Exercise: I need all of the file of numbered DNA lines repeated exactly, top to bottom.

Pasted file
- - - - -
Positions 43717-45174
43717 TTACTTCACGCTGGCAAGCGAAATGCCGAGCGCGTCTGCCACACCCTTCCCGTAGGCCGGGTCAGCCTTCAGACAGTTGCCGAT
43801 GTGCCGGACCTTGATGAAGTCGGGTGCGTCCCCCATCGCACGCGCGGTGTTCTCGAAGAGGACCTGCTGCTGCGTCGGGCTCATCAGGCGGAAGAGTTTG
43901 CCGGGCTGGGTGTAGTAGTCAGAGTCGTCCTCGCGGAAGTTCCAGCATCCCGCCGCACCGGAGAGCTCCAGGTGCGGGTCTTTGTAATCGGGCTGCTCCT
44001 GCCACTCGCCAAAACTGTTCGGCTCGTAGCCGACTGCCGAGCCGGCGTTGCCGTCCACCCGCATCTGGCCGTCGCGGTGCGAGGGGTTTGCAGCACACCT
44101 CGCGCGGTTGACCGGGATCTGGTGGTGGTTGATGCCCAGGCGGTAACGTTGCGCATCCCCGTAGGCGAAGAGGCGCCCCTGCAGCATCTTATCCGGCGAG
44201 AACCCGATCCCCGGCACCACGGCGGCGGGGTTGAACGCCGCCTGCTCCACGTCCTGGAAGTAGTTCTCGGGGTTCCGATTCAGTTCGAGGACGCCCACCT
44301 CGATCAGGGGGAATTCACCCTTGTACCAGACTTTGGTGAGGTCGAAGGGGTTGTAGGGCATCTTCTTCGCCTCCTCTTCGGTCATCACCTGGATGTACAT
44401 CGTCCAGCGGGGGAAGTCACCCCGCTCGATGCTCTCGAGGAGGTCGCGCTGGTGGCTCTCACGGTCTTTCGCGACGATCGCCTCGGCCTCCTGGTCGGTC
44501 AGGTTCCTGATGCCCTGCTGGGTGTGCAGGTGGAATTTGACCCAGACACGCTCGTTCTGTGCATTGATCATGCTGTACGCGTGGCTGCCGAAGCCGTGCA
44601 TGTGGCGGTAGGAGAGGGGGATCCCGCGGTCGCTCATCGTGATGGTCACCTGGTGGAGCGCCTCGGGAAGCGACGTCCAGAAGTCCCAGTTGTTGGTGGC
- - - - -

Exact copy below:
Positions 43717-45174
43717 TTACTTCACGCTGGCAAGCGAAATGCCGAGCGCGTCTGCCACACCCTTCCCGTAGGCCGGGTCAGCCTTCAGACAGTTGCCGAT
43801 GTGCCGGACCTTGATGAAGTCGGGTGCGTCCCCCATCGCACGCGCGGTGTTCTCGAAGAGGACCTGCTGCTGCGTCGGGCTCATCAGGCGGAAGAGTTTG
43901 CCGGGCTGGGTGTAGTAGTCAGAGTCGTCCTCGCGGAAGTTCCAGCATCCCGCCGCACCGGAGAGCTCCAGGTGCGGGTCTTTGTAATCGGGCTGCTCCT
44001 GCCACTCGCCAAAACTGTTCGGCTCGTAGCCGACTGCCGAGCCGGCGTTGCCGTCCACCCGCATCTGGCCGTCGCGGTGCGAGGGGTTTGCAGCACACCT
44101 CGCGCGGTTGACCGGGATCTGGTGGTGGTTGATGCCCAGGCGGTAACGTTGCGCATCCCCGTAGGCGAAGAGGCGCCCCTGCAGCATCTTATCCGGCGAG
44201 AACCCGATCCCCGGCACCACGGCGGCGGGGTTGAACGCCGCCTGCTCCACGTCCTGGAAGTAGTTCTCGGGGTTCCGATTCAGTTCGAGGACGCCCACCT
44301 CGATCAGGGGGAATTCACCCTTGTACCAGACTTTGGTGAGGTCGAAGGGGTTGTAGGGCATCTTCTTCGCCTCCTCTTCGGTCATCACCTGGATGTACAT
44401 CGTCCAGCGGGGGAAGTCACCCCGCTCGATGCTCTCGAGGAGGTCGCGCTGGTGGCTCTCACGGTCTTTCGCGACGATCGCCTCGGCCTCCTGGTCGGTC
44501 AGGTTCCTGATGCCCTGCTGGGTGTGCAGGTGGAATTTGACCCAGACACGCTCGTTCTGTGCATTGATCATGCTGTACGCGTGGCTGCCGAAGCCGTGCA
44601 TGTGGCGGTAGGAGAGGGGGATCCCGCGGTCGCTCATCGTGATGGTCACCTGGTGGAGCGCCTCGGGAAGCGACGTCCAGAAGTCCCAGTTGTTGGTGGC